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TO STUDY THE EFFECT OF SEISMIC AND WIND LOADS ON

HYPERBOLIC COOLING TOWER OF VARYING DIMENSIONS AND


RCC SHELL THICKNESS
DISSERTATION:
Submitted to Visvesvaraya Technological University, Belgaum
In partial fulfillment of the requirement for the award of the degree of

MASTER OF TECHNOLOGY
IN
STRUCTURAL ENGINEERING
By:
PRASHANTH .N
USN: 1GC11CSE05
Under the Guidance of:

SAYEED SULAIMAN
Assistant Professor
Dept of Civil Engineering, G.C.E,
Ramanagaram-571511

DEPARTMENT OF CIVIL ENGINEERING


GHOUSIA COLLEGE OF ENGINEERING
RAMANAGARAM-571511
2012-2013

SYNOPSIS:
Natural draught cooling towers are very common in modern day thermal and nuclear power
stations. These towers with very small shell thickness are exceptional structures by their
sheer size and sensitivity to horizontal loads. This paper deals with to study the effect of
seismic and wind loads on hyperbolic cooling of varying dimensions and rcc shell thickness.
For the purpose of comparison an existing cooling tower is consider as reference, (BTPS,
Karnataka).For other models the dimensions and rcc shell thickness is varied with respect to
reference cooling tower.
Bellary thermal power station is a power generating unit near kudithini village in Bellary
taluk, Bellary district and karnataka state. Basic wind speed is 39 m/sec, risk co-efficient
factor K1 shall be taken as 1.06, terrain category shall be 2 and corresponding values shall be
taken for K2, risk co-efficient factor K3 shall be taken as 1.0. The seismic zone is zone III,
importance factor (I) is 1.5.
The boundary condition of the cooling tower has been top end free and bottom end is fixed.
The material properties of the cooling tower have young modulus 31GPa, Poisson Ratio 0.15
and density of RCC 25 Kg/m3. These cooling towers have been analyzed for seismic & wind
loads using Finite Element Analysis (ANSYS v.10). The seismic load will be carried out for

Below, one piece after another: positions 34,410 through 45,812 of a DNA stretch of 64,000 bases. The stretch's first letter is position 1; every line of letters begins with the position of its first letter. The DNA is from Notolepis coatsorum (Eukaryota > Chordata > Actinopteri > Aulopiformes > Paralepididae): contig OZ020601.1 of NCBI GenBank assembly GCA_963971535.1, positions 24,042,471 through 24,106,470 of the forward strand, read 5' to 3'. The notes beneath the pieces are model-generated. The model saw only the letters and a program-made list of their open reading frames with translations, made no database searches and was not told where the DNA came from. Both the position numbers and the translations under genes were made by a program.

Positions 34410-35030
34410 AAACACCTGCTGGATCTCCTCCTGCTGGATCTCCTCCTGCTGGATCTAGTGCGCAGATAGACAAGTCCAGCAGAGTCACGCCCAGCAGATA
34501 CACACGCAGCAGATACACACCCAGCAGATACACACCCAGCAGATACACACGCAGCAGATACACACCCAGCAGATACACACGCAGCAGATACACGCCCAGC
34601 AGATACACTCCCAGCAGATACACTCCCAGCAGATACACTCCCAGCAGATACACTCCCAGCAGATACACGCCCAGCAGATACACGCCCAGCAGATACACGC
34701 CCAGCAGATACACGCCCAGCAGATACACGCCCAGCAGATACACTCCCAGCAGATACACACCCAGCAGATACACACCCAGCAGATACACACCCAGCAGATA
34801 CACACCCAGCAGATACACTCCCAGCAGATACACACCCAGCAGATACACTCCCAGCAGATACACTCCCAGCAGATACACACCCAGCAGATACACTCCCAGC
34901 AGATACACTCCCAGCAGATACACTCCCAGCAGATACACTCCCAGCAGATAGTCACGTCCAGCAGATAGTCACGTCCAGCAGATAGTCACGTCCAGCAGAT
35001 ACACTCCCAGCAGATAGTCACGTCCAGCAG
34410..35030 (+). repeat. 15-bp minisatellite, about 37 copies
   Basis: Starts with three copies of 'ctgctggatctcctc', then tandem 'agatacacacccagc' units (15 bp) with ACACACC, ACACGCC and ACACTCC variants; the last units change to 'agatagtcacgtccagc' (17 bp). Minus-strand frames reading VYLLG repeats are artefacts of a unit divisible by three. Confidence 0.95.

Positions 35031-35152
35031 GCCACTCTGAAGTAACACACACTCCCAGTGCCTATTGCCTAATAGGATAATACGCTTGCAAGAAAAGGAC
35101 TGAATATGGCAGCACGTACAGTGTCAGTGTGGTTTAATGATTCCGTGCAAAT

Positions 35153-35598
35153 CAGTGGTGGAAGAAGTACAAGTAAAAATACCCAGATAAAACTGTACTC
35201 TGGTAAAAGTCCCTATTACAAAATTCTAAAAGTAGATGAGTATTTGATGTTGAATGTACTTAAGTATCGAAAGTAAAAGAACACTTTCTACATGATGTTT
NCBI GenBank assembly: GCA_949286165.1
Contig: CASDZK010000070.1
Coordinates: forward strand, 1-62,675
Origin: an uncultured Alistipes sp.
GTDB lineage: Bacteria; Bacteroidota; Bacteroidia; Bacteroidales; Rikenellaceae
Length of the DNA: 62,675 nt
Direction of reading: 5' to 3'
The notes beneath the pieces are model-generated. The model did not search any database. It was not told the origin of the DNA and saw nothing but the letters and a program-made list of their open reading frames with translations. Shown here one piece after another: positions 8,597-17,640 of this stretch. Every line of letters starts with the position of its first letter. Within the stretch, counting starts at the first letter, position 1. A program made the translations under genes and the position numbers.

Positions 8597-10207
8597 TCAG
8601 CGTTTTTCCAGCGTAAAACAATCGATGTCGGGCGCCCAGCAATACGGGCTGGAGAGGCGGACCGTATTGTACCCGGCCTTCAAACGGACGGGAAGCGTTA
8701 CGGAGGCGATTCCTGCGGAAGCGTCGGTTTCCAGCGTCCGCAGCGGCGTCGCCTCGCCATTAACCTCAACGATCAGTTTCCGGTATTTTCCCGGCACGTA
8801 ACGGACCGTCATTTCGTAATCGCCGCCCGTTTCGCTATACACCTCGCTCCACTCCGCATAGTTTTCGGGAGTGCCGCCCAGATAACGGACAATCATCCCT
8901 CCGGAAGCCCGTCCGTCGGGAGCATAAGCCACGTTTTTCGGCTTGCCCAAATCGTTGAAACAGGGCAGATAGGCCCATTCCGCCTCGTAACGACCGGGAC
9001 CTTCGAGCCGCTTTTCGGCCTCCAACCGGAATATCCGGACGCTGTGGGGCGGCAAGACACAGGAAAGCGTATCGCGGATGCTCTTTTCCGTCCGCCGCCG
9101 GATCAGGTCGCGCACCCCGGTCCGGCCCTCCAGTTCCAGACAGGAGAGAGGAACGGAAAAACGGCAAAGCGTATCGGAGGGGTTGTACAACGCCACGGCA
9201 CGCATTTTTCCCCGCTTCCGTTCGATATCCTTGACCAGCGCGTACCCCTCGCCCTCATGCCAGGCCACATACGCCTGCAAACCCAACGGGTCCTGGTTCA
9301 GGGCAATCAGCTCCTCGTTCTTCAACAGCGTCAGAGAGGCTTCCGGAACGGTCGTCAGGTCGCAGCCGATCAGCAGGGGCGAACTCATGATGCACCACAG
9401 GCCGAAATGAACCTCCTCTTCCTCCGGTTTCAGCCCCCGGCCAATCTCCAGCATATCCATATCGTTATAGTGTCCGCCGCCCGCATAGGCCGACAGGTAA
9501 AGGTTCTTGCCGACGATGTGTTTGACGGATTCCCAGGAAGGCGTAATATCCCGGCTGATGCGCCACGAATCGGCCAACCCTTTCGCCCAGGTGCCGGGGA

0.5g, 0.6g& 0.7g in accordance with IS: 1893 (part 1)-2002 and by modal analysis and wind
loads on these cooling towers have been calculated in the form of pressures by using the
design wind pressure coefficients as given in IS: 11504-1985 code along with the design
wind pressures at different levels as per IS: 875 (Part 3) - 1987 code. The analysis has been
carried out using 8-noded 93 Shell Element.
The out come & result are Max Deflection, Max Principal Stress & Strain, Max Von mises
Stress & Strain are mapped & tabulated.

ACKNOWLEDGEMENT
This satisfaction and euphoria that accompany the successful completion of any task would
be but incomplete without mentioning the names of the people who made it possible, whose
constant guidance and encouragement crowned the efforts with success.
I convey my regard to SAYEED SULAIMAN, Assistant Professor, Department of Civil
Engineering, GCE, for his valuable insights and suggestions offered during the course of the
Project work.
I express my deep gratitude to Dr. MOHAMED ILYAS ANJUM, Vice principal, Prof. &
HOD, Department of Civil Engineering, GCE for providing support and encouragement.
I express my thanks to Dr. MOHAMED HANEEF, Principal, for providing congenial
atmosphere to work in.
I express my thanks to PRAKASH, Chief Engineer, and KPCL for providing data to our
Project work.
I express my thanks to KIMDHASAIAH, Executive Engineer, and KPCL for helping to our
project work.
I express my thanks to Sunil Reddy for Guidance of ANSYS Software to our project work.